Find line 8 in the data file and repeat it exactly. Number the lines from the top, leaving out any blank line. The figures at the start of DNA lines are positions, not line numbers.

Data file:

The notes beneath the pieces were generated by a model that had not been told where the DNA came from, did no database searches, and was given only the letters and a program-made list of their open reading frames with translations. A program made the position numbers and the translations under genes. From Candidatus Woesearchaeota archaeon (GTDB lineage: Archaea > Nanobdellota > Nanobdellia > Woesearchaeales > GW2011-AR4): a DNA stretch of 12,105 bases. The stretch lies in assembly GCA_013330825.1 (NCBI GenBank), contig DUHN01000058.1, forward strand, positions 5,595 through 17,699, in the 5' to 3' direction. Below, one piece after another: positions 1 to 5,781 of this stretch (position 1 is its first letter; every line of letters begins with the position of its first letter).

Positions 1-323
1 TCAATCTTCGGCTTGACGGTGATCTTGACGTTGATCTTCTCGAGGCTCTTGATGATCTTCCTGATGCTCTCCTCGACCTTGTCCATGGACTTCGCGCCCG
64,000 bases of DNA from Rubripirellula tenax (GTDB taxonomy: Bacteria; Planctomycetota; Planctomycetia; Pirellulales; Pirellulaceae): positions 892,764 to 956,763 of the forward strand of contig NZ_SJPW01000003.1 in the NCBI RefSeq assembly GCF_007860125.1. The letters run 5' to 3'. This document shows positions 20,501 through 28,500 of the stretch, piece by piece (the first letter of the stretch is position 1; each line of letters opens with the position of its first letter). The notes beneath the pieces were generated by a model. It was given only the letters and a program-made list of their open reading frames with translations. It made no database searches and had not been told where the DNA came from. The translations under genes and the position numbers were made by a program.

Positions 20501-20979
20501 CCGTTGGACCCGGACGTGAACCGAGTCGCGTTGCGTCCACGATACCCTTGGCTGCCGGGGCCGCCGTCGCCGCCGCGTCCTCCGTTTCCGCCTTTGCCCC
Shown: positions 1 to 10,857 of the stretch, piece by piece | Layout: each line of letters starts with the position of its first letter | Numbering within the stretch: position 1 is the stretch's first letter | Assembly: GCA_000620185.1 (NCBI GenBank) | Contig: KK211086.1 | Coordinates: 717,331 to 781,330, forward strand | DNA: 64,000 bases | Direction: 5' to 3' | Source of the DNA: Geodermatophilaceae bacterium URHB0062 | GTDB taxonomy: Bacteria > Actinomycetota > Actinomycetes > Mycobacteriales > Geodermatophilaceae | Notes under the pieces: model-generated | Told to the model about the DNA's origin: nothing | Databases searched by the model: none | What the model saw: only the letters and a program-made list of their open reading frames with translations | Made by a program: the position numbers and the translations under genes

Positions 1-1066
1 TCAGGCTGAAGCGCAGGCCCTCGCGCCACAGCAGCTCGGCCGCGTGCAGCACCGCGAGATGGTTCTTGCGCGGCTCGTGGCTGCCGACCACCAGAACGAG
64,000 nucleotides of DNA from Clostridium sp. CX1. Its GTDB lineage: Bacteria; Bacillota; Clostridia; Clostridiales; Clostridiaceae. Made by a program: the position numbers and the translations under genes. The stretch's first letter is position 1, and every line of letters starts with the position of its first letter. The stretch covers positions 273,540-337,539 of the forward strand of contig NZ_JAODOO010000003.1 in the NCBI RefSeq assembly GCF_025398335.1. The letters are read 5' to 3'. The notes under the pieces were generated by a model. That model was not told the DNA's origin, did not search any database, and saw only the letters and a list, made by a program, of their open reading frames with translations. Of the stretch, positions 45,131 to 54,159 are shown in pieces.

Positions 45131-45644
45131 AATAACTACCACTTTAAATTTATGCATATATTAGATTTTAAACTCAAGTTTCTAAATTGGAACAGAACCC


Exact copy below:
Positions 1-1066